Whether you chose to close your credit card, or the credit card company closed it for you, it doesn’t necessarily mean that card is gone forever. In fact, if you closed the credit card on favorable terms, it’s quite likely the credit card company wants you back. In many cases, reopening a closed credit card can be better for you than simply opening a new one, because you’re more likely to get your old interest rate (which might be lower than what you can get elsewhere) or really useful benefits.
When it comes to reopening a credit card, the process depends on a few things. First, what policies does the credit card company have regarding reopening credit cards? Then, whether you closed the card or the issuer did will impact your ability to reopen it. Finally, how long ago the account was closed can affect whether you can reopen it or not.
If you are interested in reopening an old credit card, here’s some advice to help you accomplish your goal.
Reopening a credit card you voluntarily closed is going to be much easier than reopening a card the issuer closed. More than likely, the company was sad to see you go and will be happy to have you back.
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Call the Credit Card Company and Ask About Their Policy
Each company has their own policies when it comes to reopening a credit card. The first step is doing research on whether your chosen company will allow you to reopen your card or not. You could do some of the research online, but the best solution is to get in touch with their customer support. That way, you can get both the general policy and have them investigate your specific situation for what you’ll need to do.
Provide Your Personal Info
In order to look up your account and situation, you will need to provide the credit card company with your personal information. Likely, that will include your full name, birth date, social security number, and if you have it, the account number or credit card number you closed.
From there, the company will delve further into your situation, and find out whether you can or can’t reopen the account. Most companies will be happy to have you back, but some might need a bit more information from you.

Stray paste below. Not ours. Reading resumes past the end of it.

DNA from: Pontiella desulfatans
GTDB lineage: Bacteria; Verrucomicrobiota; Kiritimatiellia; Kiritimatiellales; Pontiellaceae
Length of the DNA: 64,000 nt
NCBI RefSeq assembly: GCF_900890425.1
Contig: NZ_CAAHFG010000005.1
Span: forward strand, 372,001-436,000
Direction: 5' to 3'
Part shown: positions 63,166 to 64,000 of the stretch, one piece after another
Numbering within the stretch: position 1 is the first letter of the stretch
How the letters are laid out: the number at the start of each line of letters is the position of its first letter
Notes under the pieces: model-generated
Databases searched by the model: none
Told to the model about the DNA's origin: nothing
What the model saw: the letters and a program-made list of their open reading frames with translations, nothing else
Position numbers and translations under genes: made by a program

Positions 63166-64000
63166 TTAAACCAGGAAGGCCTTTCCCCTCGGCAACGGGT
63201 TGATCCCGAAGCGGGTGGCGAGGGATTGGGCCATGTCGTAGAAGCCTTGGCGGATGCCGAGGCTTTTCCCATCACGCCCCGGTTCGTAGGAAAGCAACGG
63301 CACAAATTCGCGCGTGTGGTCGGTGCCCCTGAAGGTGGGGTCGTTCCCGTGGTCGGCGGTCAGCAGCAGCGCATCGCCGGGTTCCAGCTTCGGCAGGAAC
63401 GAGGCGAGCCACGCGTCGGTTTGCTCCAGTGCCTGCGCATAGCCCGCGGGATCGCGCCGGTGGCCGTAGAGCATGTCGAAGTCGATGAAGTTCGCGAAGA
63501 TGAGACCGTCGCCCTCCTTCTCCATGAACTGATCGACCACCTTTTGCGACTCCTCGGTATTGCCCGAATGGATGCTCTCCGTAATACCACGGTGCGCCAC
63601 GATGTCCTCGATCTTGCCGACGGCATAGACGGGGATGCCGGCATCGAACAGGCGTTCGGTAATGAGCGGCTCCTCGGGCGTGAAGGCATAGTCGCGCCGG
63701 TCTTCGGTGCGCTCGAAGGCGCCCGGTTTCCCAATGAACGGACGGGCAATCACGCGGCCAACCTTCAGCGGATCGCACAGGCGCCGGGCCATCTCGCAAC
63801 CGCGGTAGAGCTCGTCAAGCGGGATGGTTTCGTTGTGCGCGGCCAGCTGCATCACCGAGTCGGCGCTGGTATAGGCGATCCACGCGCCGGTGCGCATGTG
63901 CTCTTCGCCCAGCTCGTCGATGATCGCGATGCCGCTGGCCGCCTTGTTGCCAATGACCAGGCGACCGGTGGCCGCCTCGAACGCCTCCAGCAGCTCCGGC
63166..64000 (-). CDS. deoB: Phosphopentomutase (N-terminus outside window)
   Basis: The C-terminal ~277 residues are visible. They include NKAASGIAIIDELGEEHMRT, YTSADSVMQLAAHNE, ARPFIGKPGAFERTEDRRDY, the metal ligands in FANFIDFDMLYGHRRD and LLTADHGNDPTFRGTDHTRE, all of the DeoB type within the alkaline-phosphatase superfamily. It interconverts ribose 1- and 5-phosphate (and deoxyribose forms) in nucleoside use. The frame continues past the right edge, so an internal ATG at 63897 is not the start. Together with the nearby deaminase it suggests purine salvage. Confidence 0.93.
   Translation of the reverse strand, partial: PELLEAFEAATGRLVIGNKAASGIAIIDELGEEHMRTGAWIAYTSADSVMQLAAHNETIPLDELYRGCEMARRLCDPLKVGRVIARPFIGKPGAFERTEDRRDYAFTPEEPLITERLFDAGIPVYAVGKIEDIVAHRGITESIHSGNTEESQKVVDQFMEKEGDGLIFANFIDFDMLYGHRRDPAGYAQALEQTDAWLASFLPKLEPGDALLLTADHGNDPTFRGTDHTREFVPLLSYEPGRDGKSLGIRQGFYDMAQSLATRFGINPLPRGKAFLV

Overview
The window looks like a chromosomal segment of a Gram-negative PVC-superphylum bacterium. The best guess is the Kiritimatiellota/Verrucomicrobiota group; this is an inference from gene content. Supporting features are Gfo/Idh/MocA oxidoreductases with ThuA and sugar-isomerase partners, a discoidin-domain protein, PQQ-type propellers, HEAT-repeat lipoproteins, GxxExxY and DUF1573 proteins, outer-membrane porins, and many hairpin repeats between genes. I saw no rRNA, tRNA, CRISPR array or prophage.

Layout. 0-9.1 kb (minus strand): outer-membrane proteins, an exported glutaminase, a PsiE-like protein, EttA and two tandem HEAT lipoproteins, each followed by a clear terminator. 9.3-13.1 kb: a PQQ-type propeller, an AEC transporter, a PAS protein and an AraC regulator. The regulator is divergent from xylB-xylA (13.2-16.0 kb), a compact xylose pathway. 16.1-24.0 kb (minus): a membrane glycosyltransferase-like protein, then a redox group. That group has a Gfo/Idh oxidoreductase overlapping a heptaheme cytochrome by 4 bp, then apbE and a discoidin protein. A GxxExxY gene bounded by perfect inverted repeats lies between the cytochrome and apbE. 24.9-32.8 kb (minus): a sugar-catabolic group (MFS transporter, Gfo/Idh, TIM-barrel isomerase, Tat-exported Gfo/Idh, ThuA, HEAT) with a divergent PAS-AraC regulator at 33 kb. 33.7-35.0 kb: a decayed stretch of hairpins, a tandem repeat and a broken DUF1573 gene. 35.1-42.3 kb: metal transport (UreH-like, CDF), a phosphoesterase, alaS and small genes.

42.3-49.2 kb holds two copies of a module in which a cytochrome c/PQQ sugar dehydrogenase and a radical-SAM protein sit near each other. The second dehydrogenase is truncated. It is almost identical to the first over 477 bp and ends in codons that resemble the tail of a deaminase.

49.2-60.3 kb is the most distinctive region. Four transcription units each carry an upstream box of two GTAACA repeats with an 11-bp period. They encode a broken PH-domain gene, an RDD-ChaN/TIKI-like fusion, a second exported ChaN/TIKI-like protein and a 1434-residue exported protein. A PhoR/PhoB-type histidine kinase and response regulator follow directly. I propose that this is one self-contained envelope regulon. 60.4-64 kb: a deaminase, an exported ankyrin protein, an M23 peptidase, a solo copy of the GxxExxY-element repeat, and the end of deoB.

Explain Why You Want to Reopen the Card
Your reasons for closing and then wanting to reopen the card can impact whether the company will do it. If the account was closed on accident, or closed temporarily because of credit card fraud, there should be no problem at all. When you close a credit card purposely, it might be a little harder though.
If the credit card company doesn’t like your reasoning, or don’t find it reason enough to reopen the account, they might just say the only solution is to apply for a new card and account. For example, saying that you weren’t using the card responsibly before, so you closed it and now want to reopen it, might result in the company not wanting to reopen the account.
Be Prepared for a Credit Inquiry
Depending on the company’s policy and how long it’s been since you’ve closed your credit card, it’s likely the company will want to check your credit score. Since it involves basically re-approving you to use their credit, the inquiry will show up on your credit report as a hard inquiry. Applying for other credit cards or trying to reopen multiple closed accounts, each with their own hard inquiry, could impact your credit.